All too often citizens are confused about what they should report and why, so it is important to train citizens through a variety of reporting activities. After reviewing this section, participants will be able to appropriately use the who, what, when, where, and how of reporting. Often citizens ask officers “Why should I get involved?” or “How am I going to benefit by reporting suspicious activity?” Although the answers may seem obvious, it must be clearly communicated to the public that they are an essential component in protecting our communities. Sometimes our citizens receive mixed signals regarding what to report and when to report it. Other times they simply do not know what is expected of them. It is important to learn specific definitions and details to provide Watch volunteers with clear and concise information. Begin with defining “suspicious activity.” Suspicious activity can refer to any incident, event, individual or activity that seems unusual or out of place. Some common examples of suspicious activities can include:
• A stranger loitering in your neighborhood or a vehicle cruising the streets repeatedly.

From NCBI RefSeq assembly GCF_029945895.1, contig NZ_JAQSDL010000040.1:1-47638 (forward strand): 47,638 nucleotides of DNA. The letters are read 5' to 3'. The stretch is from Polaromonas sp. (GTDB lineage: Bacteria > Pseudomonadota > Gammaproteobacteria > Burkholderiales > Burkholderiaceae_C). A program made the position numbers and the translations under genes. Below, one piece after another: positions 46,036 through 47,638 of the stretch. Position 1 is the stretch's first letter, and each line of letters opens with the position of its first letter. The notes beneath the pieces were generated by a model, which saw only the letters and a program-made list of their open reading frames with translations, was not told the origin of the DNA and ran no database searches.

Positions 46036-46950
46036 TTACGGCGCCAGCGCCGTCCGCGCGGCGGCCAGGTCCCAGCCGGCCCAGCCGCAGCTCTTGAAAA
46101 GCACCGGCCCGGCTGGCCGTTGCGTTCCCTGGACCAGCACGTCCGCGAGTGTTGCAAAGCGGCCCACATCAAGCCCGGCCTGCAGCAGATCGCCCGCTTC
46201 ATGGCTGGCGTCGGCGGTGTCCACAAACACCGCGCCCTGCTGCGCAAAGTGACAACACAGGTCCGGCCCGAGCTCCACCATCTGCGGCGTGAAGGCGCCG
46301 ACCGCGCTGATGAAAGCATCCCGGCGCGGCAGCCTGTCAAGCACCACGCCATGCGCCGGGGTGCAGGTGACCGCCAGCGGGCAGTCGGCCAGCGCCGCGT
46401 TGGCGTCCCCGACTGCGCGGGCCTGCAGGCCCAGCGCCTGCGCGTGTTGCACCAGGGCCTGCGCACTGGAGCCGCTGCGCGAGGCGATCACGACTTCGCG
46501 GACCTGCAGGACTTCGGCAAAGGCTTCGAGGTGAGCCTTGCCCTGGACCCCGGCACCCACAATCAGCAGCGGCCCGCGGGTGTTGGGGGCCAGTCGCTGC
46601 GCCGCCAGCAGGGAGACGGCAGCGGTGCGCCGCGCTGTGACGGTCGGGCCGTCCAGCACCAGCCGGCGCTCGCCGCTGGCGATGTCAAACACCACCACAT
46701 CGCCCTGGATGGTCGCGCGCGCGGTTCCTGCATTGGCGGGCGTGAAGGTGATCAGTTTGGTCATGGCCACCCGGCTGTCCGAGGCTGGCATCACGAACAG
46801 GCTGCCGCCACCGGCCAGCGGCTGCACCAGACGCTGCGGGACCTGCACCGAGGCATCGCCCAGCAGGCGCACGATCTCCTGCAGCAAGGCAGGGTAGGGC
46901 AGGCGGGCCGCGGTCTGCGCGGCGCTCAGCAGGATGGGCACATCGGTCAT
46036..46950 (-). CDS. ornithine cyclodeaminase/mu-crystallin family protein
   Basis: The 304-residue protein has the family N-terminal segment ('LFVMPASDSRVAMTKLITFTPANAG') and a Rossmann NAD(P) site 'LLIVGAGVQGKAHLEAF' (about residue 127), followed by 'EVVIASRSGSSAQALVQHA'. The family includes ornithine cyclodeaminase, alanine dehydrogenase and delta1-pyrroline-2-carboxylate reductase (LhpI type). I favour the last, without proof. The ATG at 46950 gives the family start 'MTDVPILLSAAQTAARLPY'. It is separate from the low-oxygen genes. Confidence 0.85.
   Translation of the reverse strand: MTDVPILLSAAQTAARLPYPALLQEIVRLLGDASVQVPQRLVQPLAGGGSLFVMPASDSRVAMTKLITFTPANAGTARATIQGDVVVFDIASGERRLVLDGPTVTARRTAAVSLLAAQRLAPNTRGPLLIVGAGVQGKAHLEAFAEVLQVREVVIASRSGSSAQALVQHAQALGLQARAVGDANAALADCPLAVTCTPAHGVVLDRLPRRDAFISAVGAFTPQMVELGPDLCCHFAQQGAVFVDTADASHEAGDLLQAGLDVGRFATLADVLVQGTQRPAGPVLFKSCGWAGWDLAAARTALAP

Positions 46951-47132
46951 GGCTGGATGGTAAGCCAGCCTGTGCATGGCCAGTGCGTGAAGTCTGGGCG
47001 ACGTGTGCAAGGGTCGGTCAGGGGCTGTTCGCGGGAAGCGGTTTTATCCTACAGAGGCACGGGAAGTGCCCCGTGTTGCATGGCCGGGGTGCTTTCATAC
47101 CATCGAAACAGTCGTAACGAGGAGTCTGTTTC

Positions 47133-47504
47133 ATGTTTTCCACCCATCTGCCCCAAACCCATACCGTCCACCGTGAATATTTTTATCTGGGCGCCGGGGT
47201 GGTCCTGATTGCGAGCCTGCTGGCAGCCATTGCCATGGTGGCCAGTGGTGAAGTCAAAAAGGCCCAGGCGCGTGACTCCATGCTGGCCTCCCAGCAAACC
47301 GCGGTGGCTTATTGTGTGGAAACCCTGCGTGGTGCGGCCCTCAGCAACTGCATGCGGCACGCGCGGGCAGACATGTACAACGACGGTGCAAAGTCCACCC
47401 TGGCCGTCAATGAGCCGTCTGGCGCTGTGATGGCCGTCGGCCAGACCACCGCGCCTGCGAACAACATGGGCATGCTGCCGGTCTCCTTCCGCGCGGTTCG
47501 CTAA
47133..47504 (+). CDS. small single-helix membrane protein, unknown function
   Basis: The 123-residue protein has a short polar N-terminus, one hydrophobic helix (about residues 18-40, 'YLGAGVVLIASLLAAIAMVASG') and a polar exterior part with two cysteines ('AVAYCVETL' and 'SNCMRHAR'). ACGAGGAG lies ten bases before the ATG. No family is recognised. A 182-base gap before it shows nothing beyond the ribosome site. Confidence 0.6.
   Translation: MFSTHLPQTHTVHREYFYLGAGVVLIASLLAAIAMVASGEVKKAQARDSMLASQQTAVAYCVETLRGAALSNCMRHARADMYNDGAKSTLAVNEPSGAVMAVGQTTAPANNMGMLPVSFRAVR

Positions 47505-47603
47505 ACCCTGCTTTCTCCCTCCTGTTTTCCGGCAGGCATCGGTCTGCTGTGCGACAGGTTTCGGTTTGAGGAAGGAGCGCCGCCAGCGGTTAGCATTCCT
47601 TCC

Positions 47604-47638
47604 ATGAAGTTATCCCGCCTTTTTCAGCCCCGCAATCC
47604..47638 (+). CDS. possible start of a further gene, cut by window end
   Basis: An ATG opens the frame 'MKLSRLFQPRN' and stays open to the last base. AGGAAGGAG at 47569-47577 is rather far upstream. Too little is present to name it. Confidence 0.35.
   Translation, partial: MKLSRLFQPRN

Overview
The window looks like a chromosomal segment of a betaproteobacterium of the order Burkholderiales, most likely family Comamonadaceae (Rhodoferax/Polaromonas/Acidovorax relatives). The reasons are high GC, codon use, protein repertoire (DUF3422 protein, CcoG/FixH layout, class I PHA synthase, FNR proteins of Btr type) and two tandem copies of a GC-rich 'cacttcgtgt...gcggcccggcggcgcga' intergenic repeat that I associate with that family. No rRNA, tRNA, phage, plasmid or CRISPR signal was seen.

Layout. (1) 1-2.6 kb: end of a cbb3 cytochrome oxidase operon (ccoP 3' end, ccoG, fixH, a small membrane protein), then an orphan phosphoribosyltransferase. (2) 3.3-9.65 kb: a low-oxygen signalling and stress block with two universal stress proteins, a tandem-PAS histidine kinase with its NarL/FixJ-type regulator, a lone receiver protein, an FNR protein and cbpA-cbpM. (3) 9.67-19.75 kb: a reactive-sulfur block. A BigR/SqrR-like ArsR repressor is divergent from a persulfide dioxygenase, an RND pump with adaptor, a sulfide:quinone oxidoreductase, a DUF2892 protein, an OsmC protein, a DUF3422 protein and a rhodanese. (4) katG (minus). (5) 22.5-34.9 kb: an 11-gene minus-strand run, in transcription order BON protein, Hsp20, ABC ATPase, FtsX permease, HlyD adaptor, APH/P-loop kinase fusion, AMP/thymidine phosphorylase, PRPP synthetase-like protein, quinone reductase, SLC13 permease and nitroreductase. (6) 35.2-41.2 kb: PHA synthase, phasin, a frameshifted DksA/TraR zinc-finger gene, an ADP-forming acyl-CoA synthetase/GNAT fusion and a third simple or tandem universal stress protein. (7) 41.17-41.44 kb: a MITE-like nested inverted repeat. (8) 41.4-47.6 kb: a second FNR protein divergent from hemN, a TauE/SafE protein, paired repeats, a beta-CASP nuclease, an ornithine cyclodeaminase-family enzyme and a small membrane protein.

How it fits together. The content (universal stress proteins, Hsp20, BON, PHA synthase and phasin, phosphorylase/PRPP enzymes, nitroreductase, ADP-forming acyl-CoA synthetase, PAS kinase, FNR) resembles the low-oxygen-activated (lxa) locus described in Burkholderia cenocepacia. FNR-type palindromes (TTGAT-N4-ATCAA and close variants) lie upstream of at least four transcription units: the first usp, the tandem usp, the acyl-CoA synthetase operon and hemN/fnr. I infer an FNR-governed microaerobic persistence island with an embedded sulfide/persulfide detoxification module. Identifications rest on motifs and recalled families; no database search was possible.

• Someone peering into cars or windows.
• A high volume of traffic going to and coming from a home on a daily basis.
• Strange odors coming from a house, building or vehicle.
• Open or broken doors and windows at a closed business or someone loitering around schools, parks, unoccupied residence, or secluded areas.
• Someone tampering with electrical, gas or sewer systems without an identifiable company vehicle or uniform.
• Persons arriving or leaving from homes or businesses at unusual hours.
• Multiple persons who appear to be working in unison and exhibiting suspicious behaviors.
• Signs of forced entry or tampering with security or safety systems.
The effectiveness of the police and sheriffs’ offices efforts is enhanced by active participation on the part of citizens. By calling to report suspicious persons or activity, you not only aid the police you make you community a safer place to live. Some people fail to call because they are not aware of activities that might be suspicious. Others may notice suspicious activity and hesitate to call for fear of being labeled a “nosy neighbor”. Still others take it for granted that someone else has already called or will make the 911 call. Always report suspicious activity and all crimes because police don’t know there’s a problem unless they are told.